- Matthew Thorsen
- Rachel Siegel
Some city councilors “sit back” their rookie year and let veterans take the lead, observes Burlington council president Joan Shannon. But that hasn’t been the case with Rachel Siegel. Shannon says the Old North End Progressive “came out of the gate running” when she was elected 17 months ago.
Siegel has come so far, so fast, in fact, she’s turned heads at many of the Monday-night meetings. Not so much for her leftist stands on gun control, abortion rights, police accountability, and racial and gender issues as for her explanations of them. Her colleagues tried to look nonchalant, for example, when she argued in personal terms for removing references to “antisocial behavior” from the Church Street Marketplace no-trespass ordinance.
“The times I have felt fear on the marketplace,” Siegel remarked during a February council debate, “is walking down the street holding hands with my girlfriend — and that was not because of antisocial behavior as much as it was because of mainstream homophobia, sexism and racism. She has brown skin and she was transgender.”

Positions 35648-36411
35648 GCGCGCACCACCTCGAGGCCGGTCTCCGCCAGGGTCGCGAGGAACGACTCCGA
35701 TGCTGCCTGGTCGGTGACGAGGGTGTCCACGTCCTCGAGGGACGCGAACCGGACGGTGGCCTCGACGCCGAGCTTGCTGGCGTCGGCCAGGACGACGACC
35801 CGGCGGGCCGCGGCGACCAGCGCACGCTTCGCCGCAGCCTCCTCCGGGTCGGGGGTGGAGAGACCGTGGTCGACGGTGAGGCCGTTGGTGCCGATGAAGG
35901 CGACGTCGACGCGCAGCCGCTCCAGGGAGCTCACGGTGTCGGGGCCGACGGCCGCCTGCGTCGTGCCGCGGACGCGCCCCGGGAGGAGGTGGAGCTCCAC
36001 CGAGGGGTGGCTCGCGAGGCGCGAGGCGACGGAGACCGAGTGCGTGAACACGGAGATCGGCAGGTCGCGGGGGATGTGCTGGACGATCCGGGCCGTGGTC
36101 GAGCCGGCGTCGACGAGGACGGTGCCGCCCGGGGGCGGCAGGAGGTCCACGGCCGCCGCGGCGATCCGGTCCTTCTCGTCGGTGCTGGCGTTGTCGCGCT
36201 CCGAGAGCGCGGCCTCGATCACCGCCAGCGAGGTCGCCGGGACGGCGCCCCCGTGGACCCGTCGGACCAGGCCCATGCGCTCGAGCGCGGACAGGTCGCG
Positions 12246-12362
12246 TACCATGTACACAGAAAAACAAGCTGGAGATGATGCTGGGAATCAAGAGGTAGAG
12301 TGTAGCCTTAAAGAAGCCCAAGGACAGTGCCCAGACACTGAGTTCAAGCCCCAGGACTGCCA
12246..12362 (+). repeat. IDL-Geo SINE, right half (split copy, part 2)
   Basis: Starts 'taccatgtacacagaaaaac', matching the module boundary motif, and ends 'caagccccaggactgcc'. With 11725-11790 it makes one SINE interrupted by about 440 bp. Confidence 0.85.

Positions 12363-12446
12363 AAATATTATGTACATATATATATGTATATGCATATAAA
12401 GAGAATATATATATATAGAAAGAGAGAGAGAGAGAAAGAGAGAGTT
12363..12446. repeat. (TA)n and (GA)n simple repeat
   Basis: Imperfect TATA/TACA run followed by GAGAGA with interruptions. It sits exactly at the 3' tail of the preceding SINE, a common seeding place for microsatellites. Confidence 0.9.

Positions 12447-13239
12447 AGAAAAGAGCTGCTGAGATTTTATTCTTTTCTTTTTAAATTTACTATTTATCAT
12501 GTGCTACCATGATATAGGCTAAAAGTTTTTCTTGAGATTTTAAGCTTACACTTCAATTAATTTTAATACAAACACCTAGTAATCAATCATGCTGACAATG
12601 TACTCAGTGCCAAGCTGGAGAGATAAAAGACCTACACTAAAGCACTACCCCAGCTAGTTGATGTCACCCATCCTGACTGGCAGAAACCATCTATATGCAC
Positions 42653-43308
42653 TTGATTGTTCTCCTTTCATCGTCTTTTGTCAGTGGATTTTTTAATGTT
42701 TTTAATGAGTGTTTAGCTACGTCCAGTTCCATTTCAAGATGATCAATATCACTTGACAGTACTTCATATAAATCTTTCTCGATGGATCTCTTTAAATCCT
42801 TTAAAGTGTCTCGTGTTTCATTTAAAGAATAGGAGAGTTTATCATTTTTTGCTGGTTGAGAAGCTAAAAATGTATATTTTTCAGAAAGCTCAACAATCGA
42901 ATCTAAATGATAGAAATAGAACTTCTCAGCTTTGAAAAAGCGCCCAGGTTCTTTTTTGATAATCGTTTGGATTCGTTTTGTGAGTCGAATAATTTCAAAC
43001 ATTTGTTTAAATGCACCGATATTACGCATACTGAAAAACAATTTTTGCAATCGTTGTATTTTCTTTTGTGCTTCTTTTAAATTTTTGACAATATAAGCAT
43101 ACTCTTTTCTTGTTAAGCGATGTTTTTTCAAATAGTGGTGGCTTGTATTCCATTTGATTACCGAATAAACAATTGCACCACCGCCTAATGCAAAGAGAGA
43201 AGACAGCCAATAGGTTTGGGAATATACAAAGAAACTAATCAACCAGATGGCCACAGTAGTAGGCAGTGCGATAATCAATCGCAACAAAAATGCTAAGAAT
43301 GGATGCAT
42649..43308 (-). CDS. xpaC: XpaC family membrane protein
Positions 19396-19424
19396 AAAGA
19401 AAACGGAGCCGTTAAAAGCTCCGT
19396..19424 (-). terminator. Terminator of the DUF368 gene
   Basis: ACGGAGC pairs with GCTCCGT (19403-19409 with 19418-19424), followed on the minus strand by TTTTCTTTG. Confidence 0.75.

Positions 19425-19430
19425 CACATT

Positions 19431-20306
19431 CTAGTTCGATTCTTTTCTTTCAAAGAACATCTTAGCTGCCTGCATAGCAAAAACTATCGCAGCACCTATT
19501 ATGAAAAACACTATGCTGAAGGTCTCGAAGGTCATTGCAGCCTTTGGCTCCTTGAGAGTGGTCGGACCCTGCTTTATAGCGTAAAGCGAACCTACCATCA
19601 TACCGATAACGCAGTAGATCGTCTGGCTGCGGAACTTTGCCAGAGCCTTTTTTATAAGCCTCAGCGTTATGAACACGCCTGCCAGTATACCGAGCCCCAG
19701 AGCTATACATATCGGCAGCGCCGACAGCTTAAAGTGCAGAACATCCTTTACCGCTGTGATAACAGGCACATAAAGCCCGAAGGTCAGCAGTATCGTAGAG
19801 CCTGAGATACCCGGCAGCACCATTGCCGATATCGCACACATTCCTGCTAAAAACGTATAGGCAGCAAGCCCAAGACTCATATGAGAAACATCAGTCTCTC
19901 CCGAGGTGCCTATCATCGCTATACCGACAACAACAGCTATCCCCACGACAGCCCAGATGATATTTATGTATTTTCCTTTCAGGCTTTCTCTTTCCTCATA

Siegel brings “a unique perspective” to the council, notes Ward 6 Democrat Norm Blais. “It’s entirely appropriate on a body made up of all Caucasians and mostly males for someone to remind us that we don’t necessarily reflect everybody in our community.”
But Siegel’s stands and comments can be so radical they set her apart even from fellow Progs. One of them, Vince Brennan, acknowledges “she wasn’t my first choice” when the Progressives were trying to recruit a candidate last year for an open seat they had long held but appeared in danger of losing. “I worried she might be too far to the left,” says Brennan, who holds the other seat in Ward 3.
In the cluttered, comfortable kitchen of her Pitkin Street home, a smiling Siegel acknowledges holding “very strong opinions.” Her decision to run for office arose, she explains, not from a background in electoral politics or even membership in the Progressive Party but from grassroots activism. “I believe I can change the world and make it better,” she says. “And I’d always tried to change it from outside the system.”
Another motivation for running, Siegel notes, was a desire to overcome the obstacle of “internalized sexism.” Whenever she thought about an institution like the city council, “the picture I had was always decidedly male,” she says. “That’s internalized sexism, and I realized if that concept might stop me, I definitely needed to run.”